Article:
Assistant ProfessorPhD, Social Welfare, M.B.E. Bioethics, MSc Non-Profit Leadership, University of Pennsylvania; B.A., Smith College
- Room 534, Civic Square Building
- (848) 932-2970
- Gender-based violence and women’s health in sub-Saharan Africa
- Ethical issues in international research
- Capacity-building in research ethics in low- and middle-income countries
Francis Barchi is an assistant professor in the Edward J. Bloustein School of Public Policy and a core member of the Institute for Health, Health Care Policy, and Aging Research at Rutgers University. In addition, she is an affiliated member of the School of Medicine Faculty at the University of San Carlos in Guatemala. Prior to joining the faculty at Rutgers, she was a senior fellow in the Center for Medical Ethics at the University of Pennsylvania.
Dr. Barchi’s work focuses on ethical issues in global health as well as the individual, household, and community factors that influence women’s and girl’s health in southern Africa. Her research interests in Africa include violence against women and children, capacity-building in research ethics education in low- and middle-income countries, and ethical issues in international research. She is currently the Director of Curriculum for an NIH-funded program in Guatemala where she and her colleagues are training physicians and research faculty at universities and research centers to serve as teaching faculty in biomedical ethics. Recently, she has begun two funded studies in Kenya that focus on social and structural factors that influence women’s health. A committed educator, Dr. Barchi teaches at the undergraduate, graduate, and post-graduate levels both at Rutgers and internationally, using case-based and active learning techniques to teach global health and biomedical ethics.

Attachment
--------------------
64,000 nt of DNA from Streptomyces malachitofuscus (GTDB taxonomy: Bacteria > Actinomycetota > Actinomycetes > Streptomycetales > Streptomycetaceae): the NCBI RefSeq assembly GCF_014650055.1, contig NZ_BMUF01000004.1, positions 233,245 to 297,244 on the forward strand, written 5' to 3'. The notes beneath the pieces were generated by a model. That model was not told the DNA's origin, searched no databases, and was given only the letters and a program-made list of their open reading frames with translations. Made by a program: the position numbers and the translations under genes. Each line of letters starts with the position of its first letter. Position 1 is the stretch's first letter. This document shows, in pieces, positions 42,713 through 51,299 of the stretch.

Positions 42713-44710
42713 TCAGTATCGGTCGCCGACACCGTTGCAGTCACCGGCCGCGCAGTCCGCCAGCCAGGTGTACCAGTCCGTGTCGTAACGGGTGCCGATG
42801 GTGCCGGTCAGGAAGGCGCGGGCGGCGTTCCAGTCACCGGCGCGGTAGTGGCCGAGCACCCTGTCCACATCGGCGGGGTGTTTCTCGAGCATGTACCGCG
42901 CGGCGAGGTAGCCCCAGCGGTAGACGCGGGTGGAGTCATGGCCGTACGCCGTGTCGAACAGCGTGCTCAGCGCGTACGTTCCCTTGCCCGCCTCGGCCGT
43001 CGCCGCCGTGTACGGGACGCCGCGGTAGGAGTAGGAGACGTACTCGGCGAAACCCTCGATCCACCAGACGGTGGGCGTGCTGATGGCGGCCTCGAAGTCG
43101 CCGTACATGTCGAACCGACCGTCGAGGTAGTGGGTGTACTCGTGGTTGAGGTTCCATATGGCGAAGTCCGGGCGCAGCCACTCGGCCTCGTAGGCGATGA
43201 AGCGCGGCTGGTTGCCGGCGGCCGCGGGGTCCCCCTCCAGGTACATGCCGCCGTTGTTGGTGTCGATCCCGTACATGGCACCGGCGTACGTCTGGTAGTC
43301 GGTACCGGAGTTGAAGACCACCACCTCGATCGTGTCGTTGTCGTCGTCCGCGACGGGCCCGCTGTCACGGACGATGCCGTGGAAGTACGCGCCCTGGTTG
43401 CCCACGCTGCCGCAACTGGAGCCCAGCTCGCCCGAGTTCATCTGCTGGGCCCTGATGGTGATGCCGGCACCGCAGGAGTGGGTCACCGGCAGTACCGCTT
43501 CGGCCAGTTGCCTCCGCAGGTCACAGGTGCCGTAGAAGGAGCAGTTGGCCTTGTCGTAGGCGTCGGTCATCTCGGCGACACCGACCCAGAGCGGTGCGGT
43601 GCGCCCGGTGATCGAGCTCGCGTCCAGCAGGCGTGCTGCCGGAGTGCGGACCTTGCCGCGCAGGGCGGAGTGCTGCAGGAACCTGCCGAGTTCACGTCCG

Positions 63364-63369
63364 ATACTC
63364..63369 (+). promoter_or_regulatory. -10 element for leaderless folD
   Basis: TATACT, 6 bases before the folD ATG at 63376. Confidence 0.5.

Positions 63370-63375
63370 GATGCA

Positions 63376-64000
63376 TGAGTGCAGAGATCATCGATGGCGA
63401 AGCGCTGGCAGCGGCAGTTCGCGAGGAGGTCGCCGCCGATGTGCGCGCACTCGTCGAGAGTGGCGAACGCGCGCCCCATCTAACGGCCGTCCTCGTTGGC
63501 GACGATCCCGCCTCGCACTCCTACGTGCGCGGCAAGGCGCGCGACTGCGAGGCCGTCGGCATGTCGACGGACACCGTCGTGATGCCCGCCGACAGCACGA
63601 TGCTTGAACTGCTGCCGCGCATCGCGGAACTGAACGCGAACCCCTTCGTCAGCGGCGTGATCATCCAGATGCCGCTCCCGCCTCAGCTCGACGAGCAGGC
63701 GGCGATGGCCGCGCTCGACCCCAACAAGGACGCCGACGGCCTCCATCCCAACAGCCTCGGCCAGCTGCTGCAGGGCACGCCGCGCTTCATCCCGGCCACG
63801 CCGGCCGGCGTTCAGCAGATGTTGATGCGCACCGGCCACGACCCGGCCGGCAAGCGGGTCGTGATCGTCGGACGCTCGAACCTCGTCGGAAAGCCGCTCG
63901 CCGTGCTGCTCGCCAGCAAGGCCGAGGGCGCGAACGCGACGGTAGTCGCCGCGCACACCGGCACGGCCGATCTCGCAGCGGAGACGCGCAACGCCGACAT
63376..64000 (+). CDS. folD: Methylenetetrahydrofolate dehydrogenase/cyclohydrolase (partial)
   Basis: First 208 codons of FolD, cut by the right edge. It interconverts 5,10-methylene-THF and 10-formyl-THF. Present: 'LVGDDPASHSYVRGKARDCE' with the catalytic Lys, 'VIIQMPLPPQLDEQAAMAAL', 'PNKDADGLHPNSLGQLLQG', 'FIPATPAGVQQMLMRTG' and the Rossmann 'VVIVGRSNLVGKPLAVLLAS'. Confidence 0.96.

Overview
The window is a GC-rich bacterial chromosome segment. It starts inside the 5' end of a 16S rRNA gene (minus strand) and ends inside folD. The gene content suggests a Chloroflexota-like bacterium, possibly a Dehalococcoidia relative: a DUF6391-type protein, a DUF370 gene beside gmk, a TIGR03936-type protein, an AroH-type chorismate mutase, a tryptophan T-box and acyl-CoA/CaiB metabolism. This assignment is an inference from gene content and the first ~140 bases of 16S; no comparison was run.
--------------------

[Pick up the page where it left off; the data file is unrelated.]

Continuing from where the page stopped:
- Global public health: Planetary perspectives of human health
- Medical Ethics
- Research ethics
- Responsible conduct of research
Articles in Refereed Journals
- 2018: Winter, S. C., Dreibelbis, R., & Barchi, F. (2018). Women’s sanitation practices in informal settlements: A multi-level analysis of factors influencing utilization in Nairobi, Kenya. Global Public Health, doi: 10.1080/17441692.2018.1534256
- 2018: Dougherty, D., Winter, S., Haig, A., Ramaphane, P., & Barchi, F. (2018). Intimate partner violence and women’s health-seeking behaviors in northwestern Botswana. Journal of Healthcare for the Poor and Underserved, 29(3), 864-880. Project MUSE, http://muse.jhu.edu/article/700988.
- 2018: Winter, S.C., Dzombo, M. N., & Barchi, F. (2018). Neighborhood disorganization and women’s sanitation practices in Mathare Valley, Kenya. Environment and Behavior, 1-33. doi: 10.1177/0013916518782577.
- 2018: Barchi, F. (2018) Priority setting in public health: A lesson in ethics and hard choices. CourseSource. doi: 10.24918/cs.2018.5.
- 2018: Winter, S. C., Dzombo, M., Dreibelbis, R., Barchi, F. (2018). Drivers of women’s sanitation practices in informal settlements in sub-Saharan Africa: A qualitative study in Mathare Valley, Kenya. International Journal of Environmental Health Research doi: 10.1080/09693123.2018.1497778.